With more than 2.2 million surveys, the Well-Being Index is an “empirical database of real-time changes in well-being.” The survey measures, reports and tracks an individual’s well-being across the “five interrelated elements that research has shown to have the greatest impact on an individual’s well-being”. These elements include:
- Sense of purpose (liking what you do each day and being motivated to achieve your goals)
- Social relationships (having supportive relationships and love in your life)
- Financial security (managing your economic life to reduce stress and increase security)
- Relationship to community (liking where you live, feeling safe, and having pride in your community)
- Physical health (having good health and enough energy to get things done daily)
The TOP Indicators project tracks a key set of 89 metrics from 1990 to 2014 across all counties in Oregon. The indicators were selected to reflect state priorities as expressed in the Oregon Benchmarks and the 10-year Plan (Governor Kitzhaber, 2013). Additional indicators were added based on their inclusion in the State of Our Health 2013: Key Health Indicators for Oregonians report by Oregon Health & Sciences University and Portland State University. A small number of additional indicators were selected to reflect trends in social sciences research and to illuminate issues of disparities and equity.
The Oregon Community Foundation, Oregon Rural Studies Program, Institute for Natural Resources, and Oregon State University Libraries and Press partnered to complete the Tracking Oregon’s Progress project.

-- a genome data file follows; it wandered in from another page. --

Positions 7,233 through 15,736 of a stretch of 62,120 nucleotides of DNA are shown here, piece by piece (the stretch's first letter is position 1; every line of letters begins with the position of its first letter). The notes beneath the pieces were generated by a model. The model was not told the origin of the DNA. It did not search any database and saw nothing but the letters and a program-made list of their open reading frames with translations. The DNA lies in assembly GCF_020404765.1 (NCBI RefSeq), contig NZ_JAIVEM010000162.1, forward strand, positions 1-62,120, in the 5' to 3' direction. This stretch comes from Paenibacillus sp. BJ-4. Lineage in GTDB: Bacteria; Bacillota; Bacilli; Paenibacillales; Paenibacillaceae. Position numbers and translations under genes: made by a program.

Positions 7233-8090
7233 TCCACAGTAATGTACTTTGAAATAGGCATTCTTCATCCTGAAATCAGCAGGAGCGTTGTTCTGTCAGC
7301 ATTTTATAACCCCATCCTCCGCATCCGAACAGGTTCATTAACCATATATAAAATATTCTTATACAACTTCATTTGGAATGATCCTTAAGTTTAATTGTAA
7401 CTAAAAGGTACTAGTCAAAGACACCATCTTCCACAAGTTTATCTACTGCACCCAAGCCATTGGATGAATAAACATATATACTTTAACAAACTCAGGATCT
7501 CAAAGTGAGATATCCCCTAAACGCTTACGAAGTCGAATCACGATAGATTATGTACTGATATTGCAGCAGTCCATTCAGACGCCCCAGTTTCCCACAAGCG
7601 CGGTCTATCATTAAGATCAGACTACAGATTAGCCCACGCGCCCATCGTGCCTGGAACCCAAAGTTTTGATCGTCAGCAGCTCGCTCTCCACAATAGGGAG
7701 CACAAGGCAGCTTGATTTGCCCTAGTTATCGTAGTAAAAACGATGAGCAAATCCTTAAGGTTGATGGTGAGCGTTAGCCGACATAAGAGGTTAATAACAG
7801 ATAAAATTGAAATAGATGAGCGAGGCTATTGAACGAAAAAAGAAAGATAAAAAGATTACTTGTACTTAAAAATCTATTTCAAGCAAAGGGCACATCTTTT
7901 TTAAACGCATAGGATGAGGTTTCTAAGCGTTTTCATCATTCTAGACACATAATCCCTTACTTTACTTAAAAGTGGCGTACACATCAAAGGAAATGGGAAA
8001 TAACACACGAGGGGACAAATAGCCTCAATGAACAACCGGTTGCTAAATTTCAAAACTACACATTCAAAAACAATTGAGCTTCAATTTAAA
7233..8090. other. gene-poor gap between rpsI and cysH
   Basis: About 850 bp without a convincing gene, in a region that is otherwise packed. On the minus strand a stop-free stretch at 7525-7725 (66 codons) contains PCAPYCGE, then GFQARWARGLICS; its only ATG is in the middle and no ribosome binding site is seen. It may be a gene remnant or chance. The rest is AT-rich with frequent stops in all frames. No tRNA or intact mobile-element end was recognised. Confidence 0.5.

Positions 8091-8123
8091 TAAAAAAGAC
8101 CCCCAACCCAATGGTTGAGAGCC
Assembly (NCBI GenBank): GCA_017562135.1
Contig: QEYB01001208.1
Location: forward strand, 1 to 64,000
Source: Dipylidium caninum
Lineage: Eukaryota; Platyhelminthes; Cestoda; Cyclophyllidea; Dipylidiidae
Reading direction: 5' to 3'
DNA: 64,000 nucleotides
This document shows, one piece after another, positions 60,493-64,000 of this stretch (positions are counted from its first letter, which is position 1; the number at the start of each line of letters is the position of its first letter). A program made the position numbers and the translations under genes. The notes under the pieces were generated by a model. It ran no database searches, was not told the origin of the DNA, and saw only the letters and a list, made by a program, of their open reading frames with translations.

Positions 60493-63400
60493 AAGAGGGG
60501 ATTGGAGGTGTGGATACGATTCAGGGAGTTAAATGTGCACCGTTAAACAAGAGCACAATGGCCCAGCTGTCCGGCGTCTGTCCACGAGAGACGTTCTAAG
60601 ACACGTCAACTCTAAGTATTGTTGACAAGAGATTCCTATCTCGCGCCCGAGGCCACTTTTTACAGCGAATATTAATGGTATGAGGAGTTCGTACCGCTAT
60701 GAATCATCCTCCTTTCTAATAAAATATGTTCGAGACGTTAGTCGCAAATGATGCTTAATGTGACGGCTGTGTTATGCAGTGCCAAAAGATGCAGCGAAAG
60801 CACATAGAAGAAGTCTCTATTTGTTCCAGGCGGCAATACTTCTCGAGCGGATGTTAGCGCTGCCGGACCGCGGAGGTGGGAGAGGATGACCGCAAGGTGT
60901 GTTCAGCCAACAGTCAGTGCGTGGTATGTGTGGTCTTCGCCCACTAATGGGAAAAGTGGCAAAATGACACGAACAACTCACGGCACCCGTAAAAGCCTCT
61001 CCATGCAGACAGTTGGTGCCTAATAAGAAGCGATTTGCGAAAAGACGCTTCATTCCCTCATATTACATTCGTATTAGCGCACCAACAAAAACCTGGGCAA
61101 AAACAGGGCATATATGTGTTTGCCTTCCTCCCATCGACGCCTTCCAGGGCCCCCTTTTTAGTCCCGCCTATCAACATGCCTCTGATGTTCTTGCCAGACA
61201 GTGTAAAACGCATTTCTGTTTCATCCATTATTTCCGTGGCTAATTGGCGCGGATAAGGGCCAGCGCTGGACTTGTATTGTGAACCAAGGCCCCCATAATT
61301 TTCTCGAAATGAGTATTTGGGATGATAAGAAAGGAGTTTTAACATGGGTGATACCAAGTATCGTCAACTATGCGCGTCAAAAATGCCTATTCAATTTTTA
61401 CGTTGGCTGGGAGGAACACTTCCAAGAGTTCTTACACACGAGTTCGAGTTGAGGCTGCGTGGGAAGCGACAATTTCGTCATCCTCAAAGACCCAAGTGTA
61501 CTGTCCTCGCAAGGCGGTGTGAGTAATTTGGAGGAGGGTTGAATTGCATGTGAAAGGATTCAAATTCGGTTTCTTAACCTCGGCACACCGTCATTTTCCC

Oregon is a recognized national leader for its proven record of envisioning a prosperous future for its residents and establishing firm benchmarks to stay on track. Today, Oregon’s 10-year Plan improves upon that legacy, adding firm standards to our benchmarks to ensure we become the state we want to be. These metrics will be updated annually and are specifically tied to the highest priorities, or outcome areas.
The Oregon Healthy Workforce Center designs programs for Total Worker Health (TWH), a strategic approach directed at improving both worker safety and well-being through organizational change. Emerging from “gold-standard” research methodology, the toolkits have demonstrated positive changes in learning and behavior (i.e., evidence-based), and have been rated favorably by those who have used them.
Community Commons provides public access to thousands of data sets and data layers that allow mapping and reporting capabilities so that communities can better use data to drive action. Community Commons, along with other collaborative partners developed the Community Health Needs Assessment toolkit (CHNA) in response to the IRS requirements outlined in the Affordable Care Act.
The CHNA toolkit is a free web based platform designed to assist hospitals and other organizations seeking to better understand the needs and assets of their communities and to collaborate to make measurable improvements in community health and well-being.
The Community Health Status Indicators (CHSI 2015) is an interactive web application that produces health profiles for all 3,143 counties in the United States. Each profile includes key indicators of health outcomes, which describe the population health status of a county and factors that have the potential to influence health outcomes, such as health care access and quality, health behaviors, social factors, and the physical environment. The social factors and physical environment are especially important because they represent the conditions in which people live, learn, work, and play.